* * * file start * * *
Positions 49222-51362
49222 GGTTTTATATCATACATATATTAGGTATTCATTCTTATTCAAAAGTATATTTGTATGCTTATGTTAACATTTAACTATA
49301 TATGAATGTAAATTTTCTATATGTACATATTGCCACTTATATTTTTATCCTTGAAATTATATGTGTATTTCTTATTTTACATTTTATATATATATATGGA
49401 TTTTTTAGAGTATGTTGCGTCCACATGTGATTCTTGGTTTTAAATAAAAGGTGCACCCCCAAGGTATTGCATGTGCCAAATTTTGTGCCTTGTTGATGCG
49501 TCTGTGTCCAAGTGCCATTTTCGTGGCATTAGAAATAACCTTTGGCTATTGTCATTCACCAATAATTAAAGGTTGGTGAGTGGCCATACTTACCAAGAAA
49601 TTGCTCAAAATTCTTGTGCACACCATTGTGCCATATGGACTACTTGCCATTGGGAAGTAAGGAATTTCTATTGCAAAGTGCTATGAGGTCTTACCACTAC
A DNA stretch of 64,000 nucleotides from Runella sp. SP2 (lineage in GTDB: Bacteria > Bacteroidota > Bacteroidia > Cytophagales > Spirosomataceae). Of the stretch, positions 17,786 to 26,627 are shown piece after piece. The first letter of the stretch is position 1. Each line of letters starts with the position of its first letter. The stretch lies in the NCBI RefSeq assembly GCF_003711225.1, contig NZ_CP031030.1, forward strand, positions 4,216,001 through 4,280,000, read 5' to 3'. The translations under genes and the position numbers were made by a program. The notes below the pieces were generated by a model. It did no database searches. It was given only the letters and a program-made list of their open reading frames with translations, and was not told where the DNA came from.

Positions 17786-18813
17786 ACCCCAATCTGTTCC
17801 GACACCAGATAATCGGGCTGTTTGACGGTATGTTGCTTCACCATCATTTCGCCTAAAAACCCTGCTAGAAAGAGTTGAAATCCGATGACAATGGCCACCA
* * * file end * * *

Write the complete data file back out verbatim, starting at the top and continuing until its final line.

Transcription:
Positions 49222-51362
49222 GGTTTTATATCATACATATATTAGGTATTCATTCTTATTCAAAAGTATATTTGTATGCTTATGTTAACATTTAACTATA
49301 TATGAATGTAAATTTTCTATATGTACATATTGCCACTTATATTTTTATCCTTGAAATTATATGTGTATTTCTTATTTTACATTTTATATATATATATGGA
49401 TTTTTTAGAGTATGTTGCGTCCACATGTGATTCTTGGTTTTAAATAAAAGGTGCACCCCCAAGGTATTGCATGTGCCAAATTTTGTGCCTTGTTGATGCG
49501 TCTGTGTCCAAGTGCCATTTTCGTGGCATTAGAAATAACCTTTGGCTATTGTCATTCACCAATAATTAAAGGTTGGTGAGTGGCCATACTTACCAAGAAA
49601 TTGCTCAAAATTCTTGTGCACACCATTGTGCCATATGGACTACTTGCCATTGGGAAGTAAGGAATTTCTATTGCAAAGTGCTATGAGGTCTTACCACTAC
A DNA stretch of 64,000 nucleotides from Runella sp. SP2 (lineage in GTDB: Bacteria > Bacteroidota > Bacteroidia > Cytophagales > Spirosomataceae). Of the stretch, positions 17,786 to 26,627 are shown piece after piece. The first letter of the stretch is position 1. Each line of letters starts with the position of its first letter. The stretch lies in the NCBI RefSeq assembly GCF_003711225.1, contig NZ_CP031030.1, forward strand, positions 4,216,001 through 4,280,000, read 5' to 3'. The translations under genes and the position numbers were made by a program. The notes below the pieces were generated by a model. It did no database searches. It was given only the letters and a program-made list of their open reading frames with translations, and was not told where the DNA came from.

Positions 17786-18813
17786 ACCCCAATCTGTTCC
17801 GACACCAGATAATCGGGCTGTTTGACGGTATGTTGCTTCACCATCATTTCGCCTAAAAACCCTGCTAGAAAGAGTTGAAATCCGATGACAATGGCCACCA